One thing that comes up repeatedly in the films is that John’s nickname is “Baba Yaga,” translated from Russian as “the Boogeyman.” However, at one point in the first film, Viggo Tarasov (Michael Nyqvist) points out that John’s not actually the Boogeyman, he’s the one you send to kill the Boogeyman. In other words, he’s the one that you would send to kill Baba Yaga.
In Russian Mythology, Baba Yaga is a witch or a magical being that takes the form of an old woman. As with most figures in Russian Fairy Tales, her role can vary wildly, going from snatching children and eating people who fail her tests to being a kindly, maternal figure who feeds lost children and helps them find their way home. Universally, though, she’s extremely powerful and immortal. In fact, there’s typically only one figure in Russian Mythology that is capable of destroying her: Koschei the Deathless. Sometimes he’s her husband, sometimes her brother, sometimes just her male counterpart, but she often is stated to know that he’s the only one who might be able to kill her. Hence, if John Wick is the guy who could kill Baba Yaga, he’d be Koschei the Deathless.
While Russian Mythology tends to vary a lot, Koschei’s three main qualities are that A) he’s deathless (duh), B) he can kill anyone and is shown to be magically blessed with all weapons, and C) his heart/soul is gone. The reason why he is immortal (deathless) is because his heart is gone, and typically the only way to get rid of him is to find it. His heart is usually depicted as being hidden in some complicated nested form, such as: The heart is in a needle, the needle is in an egg, the egg is in a duck, the duck is in a hare, the hare is in a box, the box is in a log, the log is in a pond, the pond is in a forest, the forest is on an island. Essentially, it’s inside of a Matryoshka nesting doll. Without a heart, Koschei cannot die.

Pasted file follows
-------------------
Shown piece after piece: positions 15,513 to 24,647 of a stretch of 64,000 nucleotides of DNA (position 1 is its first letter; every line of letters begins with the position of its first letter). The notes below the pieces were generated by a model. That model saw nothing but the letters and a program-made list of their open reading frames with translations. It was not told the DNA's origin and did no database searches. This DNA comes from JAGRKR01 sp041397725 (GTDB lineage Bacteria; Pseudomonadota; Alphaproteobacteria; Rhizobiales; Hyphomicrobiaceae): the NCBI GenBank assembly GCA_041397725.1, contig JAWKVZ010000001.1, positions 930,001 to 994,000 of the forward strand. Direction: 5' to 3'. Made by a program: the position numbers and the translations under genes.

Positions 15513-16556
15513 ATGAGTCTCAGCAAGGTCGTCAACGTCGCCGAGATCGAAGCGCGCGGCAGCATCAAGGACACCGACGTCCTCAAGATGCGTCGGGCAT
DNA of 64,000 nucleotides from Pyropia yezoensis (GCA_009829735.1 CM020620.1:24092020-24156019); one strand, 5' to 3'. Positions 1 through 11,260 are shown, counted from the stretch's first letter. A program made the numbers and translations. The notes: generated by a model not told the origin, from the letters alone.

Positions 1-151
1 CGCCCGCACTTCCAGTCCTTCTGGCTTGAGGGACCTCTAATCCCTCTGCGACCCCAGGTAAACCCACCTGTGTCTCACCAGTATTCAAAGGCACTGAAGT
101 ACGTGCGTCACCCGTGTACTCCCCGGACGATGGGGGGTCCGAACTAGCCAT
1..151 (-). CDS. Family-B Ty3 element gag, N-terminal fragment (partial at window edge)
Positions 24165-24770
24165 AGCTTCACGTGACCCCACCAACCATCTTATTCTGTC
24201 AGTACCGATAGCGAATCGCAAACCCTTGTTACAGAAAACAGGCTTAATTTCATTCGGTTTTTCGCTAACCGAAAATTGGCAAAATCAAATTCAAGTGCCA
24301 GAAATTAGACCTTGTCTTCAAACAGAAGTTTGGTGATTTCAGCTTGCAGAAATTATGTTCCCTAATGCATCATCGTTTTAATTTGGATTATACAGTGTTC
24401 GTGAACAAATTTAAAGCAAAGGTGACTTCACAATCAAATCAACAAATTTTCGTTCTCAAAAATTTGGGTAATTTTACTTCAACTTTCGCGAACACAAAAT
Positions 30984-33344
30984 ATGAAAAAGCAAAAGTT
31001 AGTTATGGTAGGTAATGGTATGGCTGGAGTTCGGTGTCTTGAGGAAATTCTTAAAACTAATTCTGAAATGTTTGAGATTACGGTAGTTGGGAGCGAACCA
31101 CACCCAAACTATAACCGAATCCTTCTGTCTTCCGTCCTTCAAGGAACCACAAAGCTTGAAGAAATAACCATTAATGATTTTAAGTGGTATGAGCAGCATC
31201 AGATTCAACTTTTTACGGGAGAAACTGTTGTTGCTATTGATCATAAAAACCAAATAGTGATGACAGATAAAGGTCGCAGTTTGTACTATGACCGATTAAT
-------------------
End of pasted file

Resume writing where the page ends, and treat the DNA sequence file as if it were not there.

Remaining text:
What do we know about John Wick? Well, 1) he’s Russian (established in this film and implied in the first one), 2) he’s specifically a Ruska Roma, or a Russian Gypsy, a people who are known more for their performing than for their combat ability, and who are, mostly through racism, associated with myths like Baba Yaga and Koschei, 3) his name is fake, but his birth name is likely also fake, with his revealed “real name” being the equivalent of John Johnson, 4) before he had his wife, he was famous for killing people with a pencil and after he loses her, he similarly proves that he can kill anyone with anything, and 5) he can survive stuff that would kill even most action movie protagonists (particularly in this film). Note that John is only portrayed as being lethal and immortal when he doesn’t have his heart, which is to say his love, but when he is at peace (with his dogs to serve as his heart), he is beaten up by a group of two-bit punks and his house is blown up. If he doesn’t have a gaping hole to fill in his life, he’s not immortal.
What does this mean? Well, first of all, I’m not saying he’s literally Koschei the Deathless, so I’m not predicting that magic or old women in chicken-legged houses are going to be in the next one (sadly), but I’m saying his story is similar. Ultimately, the only way John Wick can end is the same way any story with Koschei always ends: With someone returning his heart to him and killing him. I firmly believe that it’s only when John actually finds something to love again that he’ll be allowed to die.
Of course, I could be pulling this out of nowhere. It’s not like John Wick literally keeps one of his most treasured photos inside of a book of Russian Mythology depicting Koschei the Deathless in the New York Public Library, right? Oh, wait, that’s literally in the opening scene which I sadly can’t find a clip of online to place here. Your move, John Wick: Chapter 4.